The first of a three-part series investigating the wonders of nature by New York Times bestselling author Peter Wohlleben.
Are trees social beings? In this international bestseller, forester and author Peter Wohlleben convincingly makes the case that, yes, the forest is a social network. He draws on groundbreaking scientific discoveries to describe how trees are like human families: tree parents live together with their children, communicate with them, support them as they grow, share nutrients with those who are sick or struggling, and even warn each other of impending dangers. Wohlleben also shares his deep love of woods and forests, explaining the amazing processes of life, death, and regeneration he has observed in his woodland.
After learning about the complex life of trees, a walk in the woods will never be the same again.
Includes a Note From a Forest Scientist, by Dr.Suzanne Simard
Published in partnership with the David Suzuki Institute
"Wohlleben’s book is at once romantic and scientific, beautifully articulating his personal relationship with the trees he has dedicated his life to. His view of the forest calls on us all to reevaluate our relationships with the plant world." — —Daniel Chamovitz, Ph.D., Tel Aviv University, author of What a Plant Knows
"This is the kind of writing that can profoundly affect the way we live on this planet." —-Stephen Sparks, Green Apple Books on the Park
"This marvelous book acknowledges both what we can begin to know, and what we can't. It opens the eyes, it opens all the senses." ——Rick Simonson, Elliott Bay Book Company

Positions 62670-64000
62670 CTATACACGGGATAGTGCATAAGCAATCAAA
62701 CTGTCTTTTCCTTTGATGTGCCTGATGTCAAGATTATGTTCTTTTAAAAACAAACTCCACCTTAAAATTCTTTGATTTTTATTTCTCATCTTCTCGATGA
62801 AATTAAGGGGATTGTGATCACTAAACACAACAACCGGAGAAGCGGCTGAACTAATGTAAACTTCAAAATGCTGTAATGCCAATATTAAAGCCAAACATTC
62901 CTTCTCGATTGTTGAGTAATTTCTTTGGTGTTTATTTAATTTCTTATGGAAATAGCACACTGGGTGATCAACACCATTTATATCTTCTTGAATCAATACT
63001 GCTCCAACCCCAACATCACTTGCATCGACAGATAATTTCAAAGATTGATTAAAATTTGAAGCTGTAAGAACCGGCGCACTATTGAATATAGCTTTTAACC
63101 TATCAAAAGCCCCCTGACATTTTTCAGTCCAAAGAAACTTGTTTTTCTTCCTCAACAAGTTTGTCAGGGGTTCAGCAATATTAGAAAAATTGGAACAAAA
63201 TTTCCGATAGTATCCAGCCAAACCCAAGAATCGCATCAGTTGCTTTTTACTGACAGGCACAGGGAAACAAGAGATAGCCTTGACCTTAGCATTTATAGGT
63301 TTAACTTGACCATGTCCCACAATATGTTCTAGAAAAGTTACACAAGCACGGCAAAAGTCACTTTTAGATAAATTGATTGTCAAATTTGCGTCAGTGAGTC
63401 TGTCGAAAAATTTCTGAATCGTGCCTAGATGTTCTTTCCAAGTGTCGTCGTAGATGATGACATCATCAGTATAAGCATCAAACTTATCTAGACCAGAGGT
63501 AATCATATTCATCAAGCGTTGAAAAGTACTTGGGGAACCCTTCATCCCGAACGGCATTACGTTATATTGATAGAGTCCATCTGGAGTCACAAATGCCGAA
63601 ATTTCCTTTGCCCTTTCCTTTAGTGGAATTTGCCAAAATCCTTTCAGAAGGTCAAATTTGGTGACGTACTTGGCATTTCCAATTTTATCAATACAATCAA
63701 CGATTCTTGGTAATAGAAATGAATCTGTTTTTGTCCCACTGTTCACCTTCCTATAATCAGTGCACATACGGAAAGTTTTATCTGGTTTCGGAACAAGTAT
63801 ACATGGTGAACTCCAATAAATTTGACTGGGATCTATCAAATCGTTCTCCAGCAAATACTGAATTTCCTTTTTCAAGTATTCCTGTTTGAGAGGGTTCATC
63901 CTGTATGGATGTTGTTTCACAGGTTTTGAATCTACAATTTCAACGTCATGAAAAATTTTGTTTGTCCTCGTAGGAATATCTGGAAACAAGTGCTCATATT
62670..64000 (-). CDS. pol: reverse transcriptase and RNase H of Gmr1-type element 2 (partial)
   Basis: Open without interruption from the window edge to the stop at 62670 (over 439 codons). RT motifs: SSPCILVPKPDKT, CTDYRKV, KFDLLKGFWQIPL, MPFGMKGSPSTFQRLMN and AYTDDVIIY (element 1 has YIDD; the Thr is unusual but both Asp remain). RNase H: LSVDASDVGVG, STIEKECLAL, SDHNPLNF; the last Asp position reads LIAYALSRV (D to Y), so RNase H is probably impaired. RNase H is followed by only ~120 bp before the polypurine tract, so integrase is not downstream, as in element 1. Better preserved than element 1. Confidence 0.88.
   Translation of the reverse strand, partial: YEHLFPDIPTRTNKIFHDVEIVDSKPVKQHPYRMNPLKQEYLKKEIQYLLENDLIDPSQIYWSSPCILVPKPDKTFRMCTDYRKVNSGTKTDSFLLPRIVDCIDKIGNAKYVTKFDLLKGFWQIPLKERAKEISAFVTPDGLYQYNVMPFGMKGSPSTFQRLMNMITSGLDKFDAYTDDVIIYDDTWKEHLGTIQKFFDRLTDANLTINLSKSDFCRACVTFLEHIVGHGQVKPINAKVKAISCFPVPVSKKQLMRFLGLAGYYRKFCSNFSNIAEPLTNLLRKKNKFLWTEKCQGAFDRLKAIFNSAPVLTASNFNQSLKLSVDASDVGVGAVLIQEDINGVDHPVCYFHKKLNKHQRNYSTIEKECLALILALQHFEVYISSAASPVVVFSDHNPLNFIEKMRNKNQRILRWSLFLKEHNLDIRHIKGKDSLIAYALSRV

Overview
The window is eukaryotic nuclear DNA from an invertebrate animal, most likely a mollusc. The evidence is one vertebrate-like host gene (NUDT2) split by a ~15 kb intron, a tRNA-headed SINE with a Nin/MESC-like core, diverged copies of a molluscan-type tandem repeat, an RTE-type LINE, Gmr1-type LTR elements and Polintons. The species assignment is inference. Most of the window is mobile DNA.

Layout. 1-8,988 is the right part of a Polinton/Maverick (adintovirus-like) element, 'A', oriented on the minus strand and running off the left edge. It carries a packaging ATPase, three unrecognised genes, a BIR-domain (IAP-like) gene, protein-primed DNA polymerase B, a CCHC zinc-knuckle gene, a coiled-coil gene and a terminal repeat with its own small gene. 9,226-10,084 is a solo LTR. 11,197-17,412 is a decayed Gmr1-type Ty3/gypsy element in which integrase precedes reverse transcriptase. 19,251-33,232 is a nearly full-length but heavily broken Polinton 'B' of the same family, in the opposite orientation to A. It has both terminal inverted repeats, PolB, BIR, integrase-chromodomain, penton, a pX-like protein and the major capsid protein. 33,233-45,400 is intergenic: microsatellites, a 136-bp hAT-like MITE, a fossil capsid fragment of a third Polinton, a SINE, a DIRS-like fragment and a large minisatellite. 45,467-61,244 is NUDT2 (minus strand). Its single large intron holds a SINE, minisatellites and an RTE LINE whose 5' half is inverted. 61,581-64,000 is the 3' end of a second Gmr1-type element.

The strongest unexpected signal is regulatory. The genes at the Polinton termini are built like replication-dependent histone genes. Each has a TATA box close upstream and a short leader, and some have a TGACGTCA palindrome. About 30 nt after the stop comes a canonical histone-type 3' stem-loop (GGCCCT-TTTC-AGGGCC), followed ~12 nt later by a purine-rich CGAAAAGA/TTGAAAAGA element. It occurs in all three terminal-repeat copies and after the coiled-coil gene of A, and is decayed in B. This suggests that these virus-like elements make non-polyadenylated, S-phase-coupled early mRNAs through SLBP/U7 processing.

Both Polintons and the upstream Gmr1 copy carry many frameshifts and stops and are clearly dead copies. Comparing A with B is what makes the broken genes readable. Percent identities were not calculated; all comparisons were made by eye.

"A paradigm-smashing chronicle of joyous entanglement that will make you joyously acknowledge your own entanglement in the ancient and ever-new web of being." ——Charles Foster, author of Being a Beast: Adventures Across the Species Divide
"This fascinating book will intrigue readers who love a walk through the woods." —Publishers Weekly
"The matter-of-fact Mr. Wohlleben has delighted readers and talk-show audiences alike with the news — long known to biologists — that trees in the forest are social beings." ——Sally McGrane, The New York Times
"With colorful and engaging descriptions of little-known phenomena in our natural world, Wohlleben helps readers appreciate the exciting processes at work in the forests around them." — —Dr. Richard Karban, University of California, Davis, author ofPlant Sensing and Communication
"You will never look at a tree the same way after reading Peter Wohlleben’s The Hidden Life of Trees, which reveals the mindboggling properties and behavior of these terrestrial giants. Read this electrifying book, then go out and hug a tree—with admiration and gratitude." ——Dr. David Suzuki, co-founder of the David Suzuki Foundation, award-winning scientist, environmentalist, and broadcaster
"Charming, provocative, fascinating. In the tradition of Jean-Henri Fabre and other great naturalist story-tellers, Wohlleben relates enthralling tales of ecology." — -David George Haskell, author of The Forest Unseen, Pulitzer finalist
"Peter Wohlleben takes us on a fascinating guided tour of a secret world in which wilderness trees talk to one another, exchange nutrients, and even experience mutual sexual attraction. Who knew? The Hidden Life of Trees makes it abundantly clear why trees are the crowned heads of the plant kingdom." — —Wayne Grady, co-author of Tree: A Life Story
"[In] his engaging narrative The Hidden Life of Trees, [Wohlleben] describes the peculiar traits of these gentle, sessile creatures—the braiding of roots, shyness of crowns, wrinkling of tree skin, convergence of stem-rivers—in a manner that elicits an aha! moment with each chapter." ——Dr. Suzanne Simard, Professor of Forest Ecology, University of British Columbia
"In this spirited exploration, [Wohlleben] guarantees that readers will never look at these life forms in quite the same way again." ——Library Journal
"A powerful reminder to slow down and tune into the language of nature." —Rachel Sussman, author of The Oldest Living Things in the World